BY CHUCK VANDENBERG
FORT MADISON – An Iowa DOT official said Thursday that high-level talks are on-going to help alleviate traffic snarls as Siemen’s blades navigate the tight roads around the facility.
District 5 Engineer Jim Armstrong, of the Iowa Department of Transportation’s Fairfield office, said initial conversations began this year to look at four different locations where logistical improvements could help alleviate some problems.
He said currently talks are focusing on the Highway 218 intersections at Hwy. 61 east of the facility, and at Hwy. 27, west of the facility. He said two other locations at 260th and 280th Street and Hwy. 61 are also being discussed.
As it stands now, when blades come out of the facility on 260th Street and turn right headed southbound on 61, traffic is stopped to allow the long windblades clearance on both southbound lanes to access the highway.
The same scenario occurs further down the road on the hill up Hwy. 61 before the right turn onto 218, where blade-hauling semis use both lanes to get the angle for the right-hand turn.
Armstrong said the same situation occurs at the 218/27 intersection.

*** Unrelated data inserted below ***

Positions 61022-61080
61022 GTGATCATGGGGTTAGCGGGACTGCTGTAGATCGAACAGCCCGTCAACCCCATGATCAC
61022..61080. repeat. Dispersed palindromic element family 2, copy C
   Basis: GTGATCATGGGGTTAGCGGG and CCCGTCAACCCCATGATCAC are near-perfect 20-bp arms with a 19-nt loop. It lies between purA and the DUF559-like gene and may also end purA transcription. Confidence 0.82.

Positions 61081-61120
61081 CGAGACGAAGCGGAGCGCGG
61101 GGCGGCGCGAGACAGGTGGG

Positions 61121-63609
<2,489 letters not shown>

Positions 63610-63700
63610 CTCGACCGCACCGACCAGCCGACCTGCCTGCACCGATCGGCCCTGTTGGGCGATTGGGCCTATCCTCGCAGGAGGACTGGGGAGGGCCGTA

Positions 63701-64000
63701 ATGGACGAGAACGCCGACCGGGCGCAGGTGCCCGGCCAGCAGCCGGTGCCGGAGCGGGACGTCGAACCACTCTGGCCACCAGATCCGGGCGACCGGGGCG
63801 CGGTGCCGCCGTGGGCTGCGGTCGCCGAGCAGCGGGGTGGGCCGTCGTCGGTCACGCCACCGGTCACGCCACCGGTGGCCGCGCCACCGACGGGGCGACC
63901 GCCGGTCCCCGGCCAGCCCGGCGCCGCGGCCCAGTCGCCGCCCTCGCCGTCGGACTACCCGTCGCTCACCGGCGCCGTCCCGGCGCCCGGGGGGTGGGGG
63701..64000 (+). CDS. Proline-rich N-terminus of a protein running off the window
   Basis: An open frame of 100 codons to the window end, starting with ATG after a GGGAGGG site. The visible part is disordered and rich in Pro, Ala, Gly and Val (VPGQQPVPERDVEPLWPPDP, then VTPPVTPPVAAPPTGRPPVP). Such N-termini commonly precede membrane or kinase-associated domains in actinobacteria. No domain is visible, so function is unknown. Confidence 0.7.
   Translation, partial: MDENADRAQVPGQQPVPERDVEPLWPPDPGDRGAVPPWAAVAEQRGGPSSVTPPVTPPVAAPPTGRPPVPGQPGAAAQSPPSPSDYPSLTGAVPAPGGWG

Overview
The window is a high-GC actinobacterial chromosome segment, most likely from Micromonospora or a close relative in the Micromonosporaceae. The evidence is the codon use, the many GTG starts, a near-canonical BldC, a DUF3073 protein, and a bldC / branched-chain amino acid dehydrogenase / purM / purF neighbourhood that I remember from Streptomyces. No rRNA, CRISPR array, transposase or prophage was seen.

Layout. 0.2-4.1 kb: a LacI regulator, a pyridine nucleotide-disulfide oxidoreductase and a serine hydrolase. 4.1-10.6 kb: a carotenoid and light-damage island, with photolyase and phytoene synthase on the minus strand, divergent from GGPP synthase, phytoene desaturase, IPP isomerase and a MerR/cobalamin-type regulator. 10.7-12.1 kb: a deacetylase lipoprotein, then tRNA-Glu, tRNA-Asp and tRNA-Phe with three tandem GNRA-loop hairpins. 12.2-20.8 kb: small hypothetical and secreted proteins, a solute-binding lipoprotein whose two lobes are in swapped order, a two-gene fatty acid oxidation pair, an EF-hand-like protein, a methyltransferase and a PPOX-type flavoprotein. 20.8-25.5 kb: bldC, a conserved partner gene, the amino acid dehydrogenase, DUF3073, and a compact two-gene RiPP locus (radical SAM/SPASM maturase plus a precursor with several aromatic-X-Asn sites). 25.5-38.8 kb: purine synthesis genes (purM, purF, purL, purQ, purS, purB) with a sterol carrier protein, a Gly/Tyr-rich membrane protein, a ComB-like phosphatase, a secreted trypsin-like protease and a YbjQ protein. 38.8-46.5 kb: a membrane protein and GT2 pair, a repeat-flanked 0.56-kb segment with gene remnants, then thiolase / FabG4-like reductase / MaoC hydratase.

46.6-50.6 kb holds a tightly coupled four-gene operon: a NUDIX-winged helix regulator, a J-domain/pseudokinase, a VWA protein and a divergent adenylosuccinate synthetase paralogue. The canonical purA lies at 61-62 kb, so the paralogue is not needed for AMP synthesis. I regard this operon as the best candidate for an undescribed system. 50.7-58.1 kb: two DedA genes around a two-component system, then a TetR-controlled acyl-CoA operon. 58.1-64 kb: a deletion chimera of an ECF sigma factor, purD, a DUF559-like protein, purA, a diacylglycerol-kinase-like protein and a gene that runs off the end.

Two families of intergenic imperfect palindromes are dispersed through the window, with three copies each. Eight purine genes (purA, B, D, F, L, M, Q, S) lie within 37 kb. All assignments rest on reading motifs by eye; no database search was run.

“We are in conversations with Siemens about those intersections,” Armstrong said Thursday. “Those high-level discussions address how they enter the roadway and so forth. But the important thing here is that there is no funded project underway. And there may not be one.”
County Engineer Ben Hull, said he has not been approached by anyone to be part of the conversation, but said 218, 61 and 27 are all state and federal highways and the county wouldn’t have jurisdiction. However, one of the roads is a county road and he would be open to discussing that when, and if, the time comes.
“We’d work through the state and they have programs for safety and Economic Development for any potential funding,” Hull said.
Lee County Supervisor Gary Folluo said he hasn’t been involved in the conversations, but said he welcomes the conversation because traffic can get sticky when the blades are being moved.
“That’s what we’re hoping for. 218’s a pretty narrow road anyway. Shoulders need to be developed.We don’t want to see traffic held up, especially on that hill where trucks need a run at the hill anyway,” he said.
Armstrong agreed that the roads are tight for what Siemens needs to do.
“We had the same issue with traffic stalled and stopped on 61 and 27 with escorts. They just don’t have enough real estate. Were looking at very high level conversations to get a free manuever to get into traffic flow and merge safely,” he said.
“Once we get some information then well approach who and how a project might come together and be funded.”